There’s no question, though, that I need a break from Albany for at least a couple of days.  My relationship with Lisa is moving along a bit too quickly, and so it is better for me and for her not to rush into things, even though there’s that ubiquitous biological clock in our hearts that tells us to move forward with our relationship, lest we miss out on anything that could have been added to it.  I still believe, though, that it is better to marry and have kids later in life, but our biologies just aren’t built that way.  Our relationships instead demand that we have these parts of our lives finished with at an earlier age – from our early twenties to our middle thirties.  There’s a difference then between what we may intellectually think is the best for us than what the biological clock forces us to carry out.  Maybe I shouldn’t rely on life as a technical blueprint that has to be rigorously adhered to, as opposed to living, thinking, and feeling whatever I need to at any stage of life.  One is the ideal, the other is the real, and only God can deliver any sort of exception to the laws of biology.  But again, these questions haven’t arrived on our doorsteps as of yet – or at least not Lisa’s doorstep, even though I am constantly mulling these questions over.  I do get the sense, however, that Lisa is the one, but even that I can’t rush into.  It’s funny, because I used to think that I needed to finish school at 20, be a published author at 30, a father at 35, a promotion at 40, sending my kids off to college by 50, retiring by 65, living in a gated community of senior citizens at 70, and perhaps dying at 80.  Even this simple blueprint is what most people follow, believe it or not – these boxes that we are forced into, such that we feel the sharp blade of rage when something drifts from the plan, or we try to move outside of the box to something that suits us much better.  I’m no expert, and yet I can understand why people follow this blueprint.  People would rather choose stability in their own lives instead of having to rely on the chance that one can have it his or her way.  I miss Lisa already, and I haven’t even left for New Jersey yet.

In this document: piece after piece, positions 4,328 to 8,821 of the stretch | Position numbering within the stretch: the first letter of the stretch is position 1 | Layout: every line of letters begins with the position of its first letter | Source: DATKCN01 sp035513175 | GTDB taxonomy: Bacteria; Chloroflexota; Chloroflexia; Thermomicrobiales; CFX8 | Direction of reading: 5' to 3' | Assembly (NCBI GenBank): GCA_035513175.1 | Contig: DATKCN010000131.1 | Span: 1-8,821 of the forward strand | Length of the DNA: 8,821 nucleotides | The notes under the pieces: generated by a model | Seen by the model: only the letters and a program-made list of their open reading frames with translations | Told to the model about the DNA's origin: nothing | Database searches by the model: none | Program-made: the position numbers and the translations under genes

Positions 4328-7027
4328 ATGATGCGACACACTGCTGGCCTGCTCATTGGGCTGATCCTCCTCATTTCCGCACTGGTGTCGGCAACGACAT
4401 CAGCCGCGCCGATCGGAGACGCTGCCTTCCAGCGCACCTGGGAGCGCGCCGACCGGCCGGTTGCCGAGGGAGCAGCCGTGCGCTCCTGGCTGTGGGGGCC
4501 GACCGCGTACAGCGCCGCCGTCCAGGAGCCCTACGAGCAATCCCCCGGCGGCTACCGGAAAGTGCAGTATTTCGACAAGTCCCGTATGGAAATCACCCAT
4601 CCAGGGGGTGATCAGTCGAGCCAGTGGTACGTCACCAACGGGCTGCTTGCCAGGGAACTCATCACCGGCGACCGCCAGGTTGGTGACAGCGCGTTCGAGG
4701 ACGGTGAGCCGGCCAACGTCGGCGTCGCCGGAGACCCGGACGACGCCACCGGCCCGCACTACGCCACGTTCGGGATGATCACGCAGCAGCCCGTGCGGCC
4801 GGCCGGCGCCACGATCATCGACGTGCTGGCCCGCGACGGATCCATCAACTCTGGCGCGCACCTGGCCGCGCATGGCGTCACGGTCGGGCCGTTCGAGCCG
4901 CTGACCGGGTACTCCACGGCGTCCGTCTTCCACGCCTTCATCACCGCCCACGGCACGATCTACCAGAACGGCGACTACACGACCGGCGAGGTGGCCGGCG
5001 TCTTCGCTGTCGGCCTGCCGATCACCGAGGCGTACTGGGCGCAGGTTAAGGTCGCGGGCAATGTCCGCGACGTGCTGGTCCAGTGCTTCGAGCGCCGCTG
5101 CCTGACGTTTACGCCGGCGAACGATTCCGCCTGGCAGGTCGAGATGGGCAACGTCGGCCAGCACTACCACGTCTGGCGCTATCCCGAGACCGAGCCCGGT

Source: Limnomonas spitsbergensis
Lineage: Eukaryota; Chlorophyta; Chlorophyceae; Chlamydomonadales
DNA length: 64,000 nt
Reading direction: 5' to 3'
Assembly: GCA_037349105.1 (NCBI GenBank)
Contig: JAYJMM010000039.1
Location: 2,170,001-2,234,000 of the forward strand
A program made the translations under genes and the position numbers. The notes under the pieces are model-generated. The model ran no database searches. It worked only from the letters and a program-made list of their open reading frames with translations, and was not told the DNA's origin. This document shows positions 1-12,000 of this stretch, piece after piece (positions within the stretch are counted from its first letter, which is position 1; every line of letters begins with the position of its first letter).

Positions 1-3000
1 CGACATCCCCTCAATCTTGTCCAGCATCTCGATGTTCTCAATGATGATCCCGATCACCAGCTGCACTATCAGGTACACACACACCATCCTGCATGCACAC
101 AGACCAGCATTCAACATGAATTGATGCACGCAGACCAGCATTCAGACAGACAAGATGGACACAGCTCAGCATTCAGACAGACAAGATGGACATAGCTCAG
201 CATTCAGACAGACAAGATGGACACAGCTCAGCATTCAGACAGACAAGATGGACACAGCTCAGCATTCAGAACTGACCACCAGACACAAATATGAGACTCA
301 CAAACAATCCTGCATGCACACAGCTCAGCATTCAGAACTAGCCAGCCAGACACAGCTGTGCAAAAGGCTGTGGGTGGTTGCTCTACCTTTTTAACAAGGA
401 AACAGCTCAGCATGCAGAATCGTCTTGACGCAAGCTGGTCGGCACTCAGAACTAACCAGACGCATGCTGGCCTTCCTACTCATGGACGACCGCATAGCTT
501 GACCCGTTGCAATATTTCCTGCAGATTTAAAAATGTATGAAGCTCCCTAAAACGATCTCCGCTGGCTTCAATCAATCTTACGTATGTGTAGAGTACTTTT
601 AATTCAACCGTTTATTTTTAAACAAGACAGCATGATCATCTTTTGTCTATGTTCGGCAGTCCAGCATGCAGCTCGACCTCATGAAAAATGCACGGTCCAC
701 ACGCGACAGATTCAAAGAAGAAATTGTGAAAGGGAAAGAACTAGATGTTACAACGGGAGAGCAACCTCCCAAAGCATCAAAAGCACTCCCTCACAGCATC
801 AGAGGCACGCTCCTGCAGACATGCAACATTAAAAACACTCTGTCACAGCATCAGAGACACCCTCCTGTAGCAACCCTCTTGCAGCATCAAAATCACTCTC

Harvey Havel is the author of five novels. This past spring, Stories from the Fall of the Empire, his sixth book and his first collection of short stories, was recently released by Publish America. Later this summer, Two Tickets to Memphis, his sixth novel, is forthcoming from Publish America as well. Havel has previously taught Writing at Bergen Community College in Paramus, New Jersey and also at SUNY Albany and the College of St. Rose, both in Albany, New York. Born in Lahore, Pakistan in 1971, Havel now resides full time in Albany, New York.